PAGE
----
The animators work at 24 frames per second using Houdini software. They pose the character's body and set the facial expression for key frames, and the computer fills in the inbetweens. The animators are constantly rendering sequences of images to play back and check their motion. Every night, they render their work in color. The next morning, they play back the scene with the soundtrack and see if it works. Every morning, the director spends time with each animator, checking the scenes and approving the ones that are finished.

At left, a wireframe picture. At right, a low resolution render. The numbers on the bottom indicate the show-act-scene, the frame number, the date and the animator. This scene from "Monster A-Go-Go" was animated by Ray Cicin.

The animators for season 1 are Vanessa Arsen, Katie Cheang, Ray Cicin, Miguel Cura, Mark Davies, Trevor Davies, James Dykeman, Ian Gregory, Brian Harris, Matt Horner, Adam Hunter, Scott Johnston, Samad Khan, Michael Langford, Steve McCart, Scott McRae, Sara Newman, Matthew Otto, Barry A. Sanders, Dave Simmons and Mike Zingarelli.

We scan the storyboard and the editor cuts the board together with the soundtrack to give us an idea of how the show will play. The director sends the approved animation to the editor, who replaces the storyboard panel with the animation until the show is completely animated.

Once a show is animated, it moves into lighting. Jenny Blacklock is in charge of the lighting department. Each director has 4 lighters working on a show and Jenny assigns scenes and checks them before getting the director's approval.

The lighters are responsible for making the final visuals look as good as possible. They have to determine where to place the lights in a scene, what direction the shadows will fall and whether we need to blur any elements to suggest depth of field. The lighters will call for motion blur where it is needed. Each element is rendered separately and then composited together into a single picture. We do this so that we have maximum control over the color and brightness of everything in the image. Many adjustments can be made when the scene is being composited. The pictures are made using Mantra, the Houdini renderer and are composited in Houdini.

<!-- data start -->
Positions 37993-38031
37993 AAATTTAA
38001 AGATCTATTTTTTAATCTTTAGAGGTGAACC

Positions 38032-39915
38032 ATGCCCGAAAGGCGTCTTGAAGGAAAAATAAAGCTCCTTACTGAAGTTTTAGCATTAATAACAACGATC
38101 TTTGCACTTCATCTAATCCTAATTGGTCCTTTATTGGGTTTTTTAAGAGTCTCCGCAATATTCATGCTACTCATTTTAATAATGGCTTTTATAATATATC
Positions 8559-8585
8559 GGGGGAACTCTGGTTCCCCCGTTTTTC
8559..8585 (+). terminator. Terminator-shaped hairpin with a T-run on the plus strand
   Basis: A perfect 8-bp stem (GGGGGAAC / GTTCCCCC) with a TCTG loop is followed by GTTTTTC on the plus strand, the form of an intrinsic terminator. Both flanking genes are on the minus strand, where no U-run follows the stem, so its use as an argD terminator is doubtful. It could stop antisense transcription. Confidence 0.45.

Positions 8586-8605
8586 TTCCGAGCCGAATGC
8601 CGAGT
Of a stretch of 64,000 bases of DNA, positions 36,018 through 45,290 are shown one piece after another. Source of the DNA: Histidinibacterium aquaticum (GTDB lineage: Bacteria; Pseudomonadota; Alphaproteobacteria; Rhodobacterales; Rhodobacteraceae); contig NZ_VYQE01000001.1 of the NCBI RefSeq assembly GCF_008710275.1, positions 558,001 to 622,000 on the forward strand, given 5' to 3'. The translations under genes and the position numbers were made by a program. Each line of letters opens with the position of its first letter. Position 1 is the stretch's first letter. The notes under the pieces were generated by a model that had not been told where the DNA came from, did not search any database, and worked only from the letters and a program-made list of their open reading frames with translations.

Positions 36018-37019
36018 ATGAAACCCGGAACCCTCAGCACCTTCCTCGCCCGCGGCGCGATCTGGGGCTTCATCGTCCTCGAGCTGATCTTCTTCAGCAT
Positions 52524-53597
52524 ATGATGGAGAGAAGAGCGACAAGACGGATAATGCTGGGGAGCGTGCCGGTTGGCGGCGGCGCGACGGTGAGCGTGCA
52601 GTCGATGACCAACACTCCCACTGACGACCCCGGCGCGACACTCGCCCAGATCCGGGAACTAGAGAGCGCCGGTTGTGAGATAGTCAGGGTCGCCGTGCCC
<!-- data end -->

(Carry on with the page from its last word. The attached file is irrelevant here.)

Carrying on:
At left, the low rez render. At right, the image after the lighters get through with it. Note the shadows, the glow around Johnny the ghost and the blurred background. The scene from "Back in Time" was animated by Miguel Cura and lit by Emanuel Rego.

The lighters who work on the first season are Belma Abdicevic, Mandy Au, Jim Berberov, Nelson Marques Costa, Angie Fong, Diane Hartmann, Maged K. Henein, Suzanne Jandu, Ron Job, Avi Katz, Ryan Madill, Tom Perry, Emanuel Rego, Suzanne Shortt, James Wang and Farah Yusuf.

Approved scenes are loaded into a software package called Zapit that plays the images at the right speed while we record them onto a digital betacam recorder.

All of the above depends on our computers and network humming along. Derek Marshall, better known as Agent Drek, is the system administrator who's responsible for around 50 SGI computers and more than a dozen Windows NT boxes.

Everybody who works on the visuals uses tools created by our Technical Directors who are headed by Sean Lewkiw. He's written many macros and interfaces in tcl/tk. Besides him, Ramin Kamal has worked hard on our rendering system with Derek Marshall. Rob Smith created an elaborate database system for tracking scenes through the production pipeline and for setting up models and animation. Mark Mayerson wrote tools for creating new characters. All of these people contributed miscellaneous tools as needed.

The finished visuals are taken over to Optix, where the fades, dissolves and titles are added to the show. The finished visuals are also taken over to Bruce Fowler, our musical composer, and to Crunch Recording Group. Bruce will write whatever new music is needed. David Shaw, our music librarian, will assemble existing musical elements and Steve Pecile will take care of our sound effects. Finally, Ric Jurgens will mix all the sound in sync with the pictures and we've got a finished show.

Producer Julie Stall will then create several versions for the different broadcasters that run the show. Each broadcaster has different needs as to video format and other elements used in the show.

And that's how we create just one episode. For the first season, we did it 13 times and for the second season, we'll do it 12 more times. It keeps us plenty busy.

All images © Monster By Mistake Series Inc. 1999